Song Of The Day #700

Ranch Radio's 700th song just happens to occur on Swingin' Monday.  So here's a swingin' tune about two things much appreciated here: Cowboys & Rodeos by Quartette. 

The tune is on their 1996 CD Quartette.  According to Amazon, this CD is now pretty rare.






Dismembered bodies found all over Juárez

The dismembered bodies of four men were found throughout Juárez on Tuesday in a grotesque display of brutality. Some of the body parts were left in front of an elementary school and a day care center. Heads, arms, feet and other severed body parts were scattered at various locations in the city, which has been in the grasp of a deadly drug-cartel war for nearly four years. The mutilations were an apparent act of emerging rivalries with new drug organizations, according to messages left with the body pieces. The gruesome crimes follow the discovery of a man's severed head late Sunday and his decapitated body found hours later. In other violence, a Juárez police officer was killed when his car was peppered with gunfire Tuesday in the north part of the city...more

Mexican drug cartels strengthen ties with US gangs

I have previously posted FBI report: "The US Southwest Border region represents a continuing criminal threat to the United States" but this article from the El Paso Times gives you a view of local impact.

Mexican drug cartels are strengthening alliances with gangs in the United States beyond ethnic, ideological and geographic boundaries, warns a new report from the federal National Gang Intelligence Center. The gang-cartel link is most prominently seen in El Paso between the Barrio Azteca gang and the Juárez drug cartel, but similar alliances are emerging in various parts of the country, according to the 2011 National Gang Threat Assessment. "Federal, state and local law enforcement officials are observing a growing nexus between the Mexican drug cartels, illegal alien smuggling rings and U.S.-based gangs," the study stated. "Ties have grown between them, and it is all because of money and drugs," said Sgt. Alberto Telles of the El Paso County Sheriff's gang intelligence squad. "Both the Barrio Azteca and Sureños have established ties (with cartels) to get cheaper prices on drugs. Sheriff's officials said there were 68 confirmed Barrio Azteca members and 31 Sureño members last week at the El Paso County Jail Annex. Numbers fluctuate as inmates are released from or arrive at the jail. Rival gangs are kept separated to avoid trouble...more

Sunday, October 30, 2011

Cowgirl Sass & Savvy

Ghost tale from the camp fire

 by Julie Carter

Phantom horse, phantom rider – the stuff ghost stories are made of.

In J. Frank Dobie’s “Coronado's Children.,” a tale from cow camp relates the story of a cowboy murdered along the Loma Escondida road. Carrying gold coins in his saddle bags to buy a herd of cattle, he rode out on his cream-colored dun stallion with the black stripe down his back --what the Mexicans called a bayo coyote.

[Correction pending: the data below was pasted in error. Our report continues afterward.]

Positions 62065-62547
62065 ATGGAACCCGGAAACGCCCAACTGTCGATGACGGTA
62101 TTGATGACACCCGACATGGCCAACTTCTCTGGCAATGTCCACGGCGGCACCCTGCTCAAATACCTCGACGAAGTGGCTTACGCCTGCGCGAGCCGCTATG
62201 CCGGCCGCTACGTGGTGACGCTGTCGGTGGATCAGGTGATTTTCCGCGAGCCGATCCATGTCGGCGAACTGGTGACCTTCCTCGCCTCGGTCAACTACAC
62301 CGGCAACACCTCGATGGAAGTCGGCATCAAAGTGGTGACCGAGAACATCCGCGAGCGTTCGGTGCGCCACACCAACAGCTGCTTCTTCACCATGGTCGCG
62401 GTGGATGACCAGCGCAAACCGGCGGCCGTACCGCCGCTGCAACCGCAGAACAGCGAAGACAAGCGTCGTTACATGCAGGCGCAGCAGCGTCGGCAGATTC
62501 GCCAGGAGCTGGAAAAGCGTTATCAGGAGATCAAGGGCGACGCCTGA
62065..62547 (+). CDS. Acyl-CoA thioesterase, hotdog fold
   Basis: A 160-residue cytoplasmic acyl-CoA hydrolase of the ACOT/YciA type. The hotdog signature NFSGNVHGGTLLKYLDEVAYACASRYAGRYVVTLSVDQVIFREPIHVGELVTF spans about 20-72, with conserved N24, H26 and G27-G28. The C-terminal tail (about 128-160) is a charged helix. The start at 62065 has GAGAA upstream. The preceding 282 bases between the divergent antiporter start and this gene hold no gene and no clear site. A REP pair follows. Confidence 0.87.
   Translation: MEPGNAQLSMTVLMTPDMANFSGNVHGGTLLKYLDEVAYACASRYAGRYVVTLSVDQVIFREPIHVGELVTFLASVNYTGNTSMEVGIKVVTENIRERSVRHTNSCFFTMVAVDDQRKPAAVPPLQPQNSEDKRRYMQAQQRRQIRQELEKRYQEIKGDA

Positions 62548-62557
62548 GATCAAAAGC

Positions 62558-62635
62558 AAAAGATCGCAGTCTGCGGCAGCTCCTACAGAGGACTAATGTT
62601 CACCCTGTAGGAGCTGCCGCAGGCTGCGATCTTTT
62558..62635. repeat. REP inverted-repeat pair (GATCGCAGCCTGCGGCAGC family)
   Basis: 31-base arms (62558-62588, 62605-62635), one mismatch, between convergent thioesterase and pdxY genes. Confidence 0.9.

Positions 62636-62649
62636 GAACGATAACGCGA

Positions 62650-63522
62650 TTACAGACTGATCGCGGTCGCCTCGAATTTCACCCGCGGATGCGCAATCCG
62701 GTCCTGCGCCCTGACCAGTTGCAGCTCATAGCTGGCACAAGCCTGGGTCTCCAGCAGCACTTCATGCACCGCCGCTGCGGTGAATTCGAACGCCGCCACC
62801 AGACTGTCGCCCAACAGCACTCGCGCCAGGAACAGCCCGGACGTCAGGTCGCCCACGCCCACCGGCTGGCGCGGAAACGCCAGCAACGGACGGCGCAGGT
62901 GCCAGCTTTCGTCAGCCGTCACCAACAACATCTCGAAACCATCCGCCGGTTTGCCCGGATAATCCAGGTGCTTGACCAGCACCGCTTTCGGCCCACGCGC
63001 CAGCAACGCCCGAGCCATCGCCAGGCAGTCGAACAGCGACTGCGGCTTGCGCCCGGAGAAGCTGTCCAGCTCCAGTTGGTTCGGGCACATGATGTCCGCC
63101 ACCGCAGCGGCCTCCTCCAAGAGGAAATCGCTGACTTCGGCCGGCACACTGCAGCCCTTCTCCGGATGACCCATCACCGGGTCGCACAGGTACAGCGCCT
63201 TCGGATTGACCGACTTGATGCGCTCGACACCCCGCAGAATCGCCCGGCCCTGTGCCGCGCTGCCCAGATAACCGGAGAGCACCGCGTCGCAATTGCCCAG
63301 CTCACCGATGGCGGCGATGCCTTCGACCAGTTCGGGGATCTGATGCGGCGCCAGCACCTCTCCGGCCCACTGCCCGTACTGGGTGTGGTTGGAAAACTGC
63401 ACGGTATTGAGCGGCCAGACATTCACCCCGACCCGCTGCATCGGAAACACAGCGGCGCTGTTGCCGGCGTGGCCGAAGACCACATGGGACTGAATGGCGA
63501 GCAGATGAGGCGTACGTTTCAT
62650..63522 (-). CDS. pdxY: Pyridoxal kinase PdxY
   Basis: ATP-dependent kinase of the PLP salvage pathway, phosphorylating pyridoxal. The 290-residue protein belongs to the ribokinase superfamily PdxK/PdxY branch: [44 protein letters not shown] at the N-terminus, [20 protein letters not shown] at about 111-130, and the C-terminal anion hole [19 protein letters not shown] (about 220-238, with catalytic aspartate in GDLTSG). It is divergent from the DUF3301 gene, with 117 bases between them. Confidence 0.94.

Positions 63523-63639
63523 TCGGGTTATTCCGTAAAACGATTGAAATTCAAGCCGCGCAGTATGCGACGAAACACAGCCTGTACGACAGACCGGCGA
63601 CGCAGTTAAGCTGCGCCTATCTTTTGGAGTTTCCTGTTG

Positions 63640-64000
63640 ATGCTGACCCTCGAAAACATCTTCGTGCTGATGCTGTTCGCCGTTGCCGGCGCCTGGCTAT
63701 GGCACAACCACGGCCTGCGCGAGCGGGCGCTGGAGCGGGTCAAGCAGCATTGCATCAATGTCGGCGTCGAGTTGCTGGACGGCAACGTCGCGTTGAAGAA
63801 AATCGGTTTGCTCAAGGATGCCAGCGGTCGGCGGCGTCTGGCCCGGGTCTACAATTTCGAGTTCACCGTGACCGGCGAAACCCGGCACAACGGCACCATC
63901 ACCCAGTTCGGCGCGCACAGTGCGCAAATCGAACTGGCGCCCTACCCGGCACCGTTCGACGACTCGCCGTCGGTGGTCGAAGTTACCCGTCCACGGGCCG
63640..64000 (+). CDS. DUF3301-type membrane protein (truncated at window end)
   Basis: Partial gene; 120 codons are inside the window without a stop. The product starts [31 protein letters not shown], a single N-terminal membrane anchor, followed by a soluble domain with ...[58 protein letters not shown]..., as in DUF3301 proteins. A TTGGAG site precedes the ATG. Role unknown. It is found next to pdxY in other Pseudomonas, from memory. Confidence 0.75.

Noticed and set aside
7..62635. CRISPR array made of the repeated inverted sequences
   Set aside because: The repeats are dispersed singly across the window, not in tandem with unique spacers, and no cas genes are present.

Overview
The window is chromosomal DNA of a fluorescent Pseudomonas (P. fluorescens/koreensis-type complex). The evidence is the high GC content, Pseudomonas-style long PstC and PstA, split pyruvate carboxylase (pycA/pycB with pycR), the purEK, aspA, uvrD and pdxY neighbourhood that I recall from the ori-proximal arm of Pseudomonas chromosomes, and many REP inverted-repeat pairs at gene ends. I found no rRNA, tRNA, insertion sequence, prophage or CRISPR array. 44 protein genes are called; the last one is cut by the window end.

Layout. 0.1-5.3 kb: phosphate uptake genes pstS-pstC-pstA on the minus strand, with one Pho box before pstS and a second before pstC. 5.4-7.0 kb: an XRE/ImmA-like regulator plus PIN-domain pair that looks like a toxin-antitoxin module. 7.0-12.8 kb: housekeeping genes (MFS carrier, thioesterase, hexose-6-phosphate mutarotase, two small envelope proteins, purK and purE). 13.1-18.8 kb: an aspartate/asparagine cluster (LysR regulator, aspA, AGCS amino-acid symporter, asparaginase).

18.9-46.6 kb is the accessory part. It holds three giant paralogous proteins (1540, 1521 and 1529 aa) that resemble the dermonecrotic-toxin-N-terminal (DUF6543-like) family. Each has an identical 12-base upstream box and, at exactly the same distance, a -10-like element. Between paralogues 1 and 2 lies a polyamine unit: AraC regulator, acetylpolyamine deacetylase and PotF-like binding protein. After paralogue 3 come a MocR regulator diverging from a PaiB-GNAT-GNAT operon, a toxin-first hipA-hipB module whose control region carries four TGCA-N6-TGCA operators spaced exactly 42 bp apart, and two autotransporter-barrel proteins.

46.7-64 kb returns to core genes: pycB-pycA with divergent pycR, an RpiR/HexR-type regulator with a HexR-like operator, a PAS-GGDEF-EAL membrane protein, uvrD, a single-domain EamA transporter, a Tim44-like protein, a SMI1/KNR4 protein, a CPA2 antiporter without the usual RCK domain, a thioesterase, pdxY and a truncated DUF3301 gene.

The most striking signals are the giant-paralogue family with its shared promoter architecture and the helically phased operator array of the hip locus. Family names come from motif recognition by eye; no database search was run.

After his second night out, he rose, saddled the lineback dun and went to receive the herd he was purchasing. 

A couple hours later, the sheriff came along on his way to inspect the herd for stray brands. He found both the cowboy and his horse dead. The saddle bags were gone. 

The sheriff gathered a posse, followed the tracks and caught up with the murderers late in the afternoon. Although both the murderers readily admitted to the killing the cowboy, nothing could persuade them to divulge where they had hidden the saddle bags full of gold coins. They were hung for their crime and with that, carried the secret to their graves. 

Over the years, many tried unsuccessfully to find the hidden treasure. There was only a short stretch of road between where the murder took place and where the criminals were overtaken, but nothing was found.

Years later, another cowboy was sent from a cow camp to the headquarters of the ranch to fetch coffee. He left camp after dark and was trotting along the same road where the murder had happened, when up ahead he spotted two figures in the moonlight. 

Coming closer, the cowboy could see what he believed to be a man and a horse. The man mounted the horse and loped off. The curious cowboy set out to catch up, thinking it would be nice to have company on his night ride. 

As he narrowed the distance between himself and the rider ahead, he could see that the horse was a lineback dun. He continued following the rider and the dun up a steep brush-covered hill. 

At the top, the rider got a burst of speed and as he was passing by a dead mesquite tree, he totally disappeared. The cowboy thought the rider had simply slipped away into the brush in the dark of night. Without more thought, he continued his coffee-fetching errand.

He reached the ranch, twisted the coffee up in one end of a flour sack and began his return to cow camp. There at the same place as before,  he again saw the rider on the dun horse.

Putting a spur to his side, he kicked his horse off into a high lope with every intention of catching up with the mysterious rider. However, he never could quite close the gap between them,  even though the moonlight kept them silhouetted against the night. 

Once again as before, the rider and bayo coyote stallion seemed to disappear into that same mesquite tree. 

The cowboy dismounted, tied his horse and began to carefully explore the ground surrounding the tree. He could find no tracks. 

Perplexed, he leaned on the trunk and felt a long, deep gash that appeared to be a very old axe mark. Stumbling over a large rock, he saw something gleaming on the ground. Striking a match to see in the dark, he picked up the $20 gold piece.  

Familiar with the lost treasure story, he knew he’d likely found the spot where the fabled gold had been hidden. Turning over more rocks, he found the partially rotted saddle bags. 

The cowboy returned to the cow camp, presented the coffee to the cocinero, all the while keeping the other end of his flour sack carefully closed. 

Over the years, people would still come to hunt for the treasure, but now they hunted on the ranch belonging to the coffee-fetching cowboy. No one has ever again reported seeing the rider on the dun horse.

The tradition of campfire stories carries a tone of gospel truth to them and belief is fed more than it is refuted.


Julie can be reached for comment at jcarternm@gmail.com.